One month until Valentine’s Day and Mari Ruti, Ph.D is here to help you find the partner of your dreams!
Based on a popular course taught at Harvard, author Mari Ruti, Ph.D. invites us to rethink our notions of love in The Case for Falling in Love: Why We Can’t Master the Madness of Love—and Why That’s the Best Part (ISBN: 9781402250804, HC $21.99; February 2011).
Are you tired of hearing that men and women come from different planets? Are you sick of the idea that men and women live in separate emotional universes? You’re not the only one.
The Case for Falling in Love is aimed at women who are tired of hearing that they need to learn to read “the male psyche” in order to have successful relationships. Dr. Ruti rails against that gender-specific advice of many self-help guides—calling out the popular works of Sherry Argov, Greg Behrendt and Helen Fisher—and dismantles the tired notions that men and women are “wired” differently, and that men therefore need to be “tricked” into love and marriage.
Through pop culture examples, Dr. Ruti shows that television shows—yes, Gossip Girl—and movies offer us much better models for gender and romantic behavior than most self-help guides.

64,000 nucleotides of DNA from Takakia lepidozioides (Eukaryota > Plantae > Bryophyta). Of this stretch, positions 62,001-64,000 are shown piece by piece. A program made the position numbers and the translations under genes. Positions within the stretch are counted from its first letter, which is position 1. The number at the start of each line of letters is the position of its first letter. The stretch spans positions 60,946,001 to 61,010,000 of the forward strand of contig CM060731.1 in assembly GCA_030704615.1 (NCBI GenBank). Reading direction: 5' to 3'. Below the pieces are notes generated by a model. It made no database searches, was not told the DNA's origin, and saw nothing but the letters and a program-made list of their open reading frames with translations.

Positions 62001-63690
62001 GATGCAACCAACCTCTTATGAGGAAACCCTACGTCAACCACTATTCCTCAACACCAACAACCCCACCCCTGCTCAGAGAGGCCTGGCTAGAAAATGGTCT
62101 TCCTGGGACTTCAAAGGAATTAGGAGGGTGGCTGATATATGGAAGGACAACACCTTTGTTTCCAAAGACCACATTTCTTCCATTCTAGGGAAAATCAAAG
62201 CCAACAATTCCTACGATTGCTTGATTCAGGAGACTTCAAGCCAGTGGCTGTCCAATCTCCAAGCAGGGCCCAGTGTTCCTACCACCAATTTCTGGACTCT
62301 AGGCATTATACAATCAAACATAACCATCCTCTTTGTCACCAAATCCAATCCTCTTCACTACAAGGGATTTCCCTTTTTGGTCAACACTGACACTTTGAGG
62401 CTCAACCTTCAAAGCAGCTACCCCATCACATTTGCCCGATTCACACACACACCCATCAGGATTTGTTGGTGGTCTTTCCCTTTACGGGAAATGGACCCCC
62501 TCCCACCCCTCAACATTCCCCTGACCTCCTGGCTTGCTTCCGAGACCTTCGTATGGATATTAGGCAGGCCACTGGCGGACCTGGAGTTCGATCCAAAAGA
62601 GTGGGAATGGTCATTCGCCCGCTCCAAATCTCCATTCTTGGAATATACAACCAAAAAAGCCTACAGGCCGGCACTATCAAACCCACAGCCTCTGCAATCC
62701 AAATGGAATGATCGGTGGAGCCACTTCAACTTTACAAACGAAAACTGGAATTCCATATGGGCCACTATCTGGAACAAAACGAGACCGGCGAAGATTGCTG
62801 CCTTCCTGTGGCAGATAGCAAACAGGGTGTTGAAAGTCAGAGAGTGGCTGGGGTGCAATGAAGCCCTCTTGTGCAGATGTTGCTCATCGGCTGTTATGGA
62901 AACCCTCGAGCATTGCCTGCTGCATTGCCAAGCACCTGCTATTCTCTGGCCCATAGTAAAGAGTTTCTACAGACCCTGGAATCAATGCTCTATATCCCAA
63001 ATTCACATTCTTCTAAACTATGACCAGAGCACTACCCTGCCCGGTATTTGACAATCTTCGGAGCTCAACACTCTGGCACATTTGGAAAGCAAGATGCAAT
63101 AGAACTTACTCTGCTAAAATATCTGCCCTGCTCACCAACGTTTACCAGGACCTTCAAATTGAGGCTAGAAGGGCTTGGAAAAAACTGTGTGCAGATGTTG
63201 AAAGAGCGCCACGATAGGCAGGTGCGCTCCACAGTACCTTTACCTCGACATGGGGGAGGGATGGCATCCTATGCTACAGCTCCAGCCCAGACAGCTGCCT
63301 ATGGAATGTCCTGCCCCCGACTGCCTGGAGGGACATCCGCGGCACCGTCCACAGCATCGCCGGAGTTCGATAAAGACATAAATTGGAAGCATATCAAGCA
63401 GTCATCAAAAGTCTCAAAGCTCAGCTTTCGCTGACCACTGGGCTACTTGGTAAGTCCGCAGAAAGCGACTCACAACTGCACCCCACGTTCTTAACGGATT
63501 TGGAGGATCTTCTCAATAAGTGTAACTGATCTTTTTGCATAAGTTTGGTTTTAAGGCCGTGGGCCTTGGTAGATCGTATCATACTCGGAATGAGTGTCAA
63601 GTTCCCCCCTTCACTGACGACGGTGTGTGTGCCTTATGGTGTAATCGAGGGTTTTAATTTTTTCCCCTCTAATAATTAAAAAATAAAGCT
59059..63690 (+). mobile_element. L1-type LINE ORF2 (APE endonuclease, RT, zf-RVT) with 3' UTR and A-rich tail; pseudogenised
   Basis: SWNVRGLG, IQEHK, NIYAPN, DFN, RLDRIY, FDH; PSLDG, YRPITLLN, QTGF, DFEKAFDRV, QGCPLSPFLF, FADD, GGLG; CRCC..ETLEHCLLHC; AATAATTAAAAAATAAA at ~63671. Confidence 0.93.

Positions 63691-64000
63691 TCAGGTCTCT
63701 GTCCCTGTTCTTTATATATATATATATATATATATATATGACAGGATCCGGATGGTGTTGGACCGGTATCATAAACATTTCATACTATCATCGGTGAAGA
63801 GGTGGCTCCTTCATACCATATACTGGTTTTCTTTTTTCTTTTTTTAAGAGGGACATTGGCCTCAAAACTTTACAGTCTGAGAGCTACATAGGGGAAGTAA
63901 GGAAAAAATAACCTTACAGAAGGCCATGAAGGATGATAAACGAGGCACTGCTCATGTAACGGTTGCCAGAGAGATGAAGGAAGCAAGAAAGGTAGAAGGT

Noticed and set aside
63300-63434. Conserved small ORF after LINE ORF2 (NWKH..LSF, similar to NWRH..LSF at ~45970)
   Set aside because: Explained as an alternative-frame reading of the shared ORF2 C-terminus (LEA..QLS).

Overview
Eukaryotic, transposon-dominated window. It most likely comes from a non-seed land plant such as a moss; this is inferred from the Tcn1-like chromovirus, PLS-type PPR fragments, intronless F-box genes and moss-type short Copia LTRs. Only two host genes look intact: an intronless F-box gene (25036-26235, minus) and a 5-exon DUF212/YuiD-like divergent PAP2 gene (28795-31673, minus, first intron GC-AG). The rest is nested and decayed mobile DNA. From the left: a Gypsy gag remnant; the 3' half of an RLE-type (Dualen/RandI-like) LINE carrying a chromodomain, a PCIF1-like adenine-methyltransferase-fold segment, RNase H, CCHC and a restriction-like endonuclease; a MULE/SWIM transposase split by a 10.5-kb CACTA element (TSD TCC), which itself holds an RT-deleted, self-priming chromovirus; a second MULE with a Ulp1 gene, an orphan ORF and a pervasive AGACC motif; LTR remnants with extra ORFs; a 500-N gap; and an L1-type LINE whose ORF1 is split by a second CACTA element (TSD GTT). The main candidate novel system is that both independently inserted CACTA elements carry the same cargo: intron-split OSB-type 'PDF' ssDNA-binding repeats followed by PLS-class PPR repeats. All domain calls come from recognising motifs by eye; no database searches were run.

The Case for Falling in Love is meant to liberate those frustrated by the idea that they just need to learn the right strategies to find love, and rather offers 12 anti-rules of love:
1. Stop trying so hard
2. Stop being so cautious
3. Stop analyzing your every move
4. Stop expecting your guy to act like a caveman
5. Stop apologizing for being strong
6. Stop being afraid to have needs and vulnerabilities
7. Stop running after guys that don’t want you
8. Stop looking for a guy without issues
9. Stop manipulating the guy you love
10. Stop regretting every false step you ever took
11. Stop thinking of loss as a pure loss
Was that twelve of them? No? Only eleven? Well this one deserver double-billing: Stop trying so hard. These are your twelve anti-rules. They won’t guarantee your everlasting happiness. But they’ll guarantee that you will have lived like a true lover. Even when love fails, it’s not because you are doing something “wrong” with men, but because love is, by definition, fickle and volatile.
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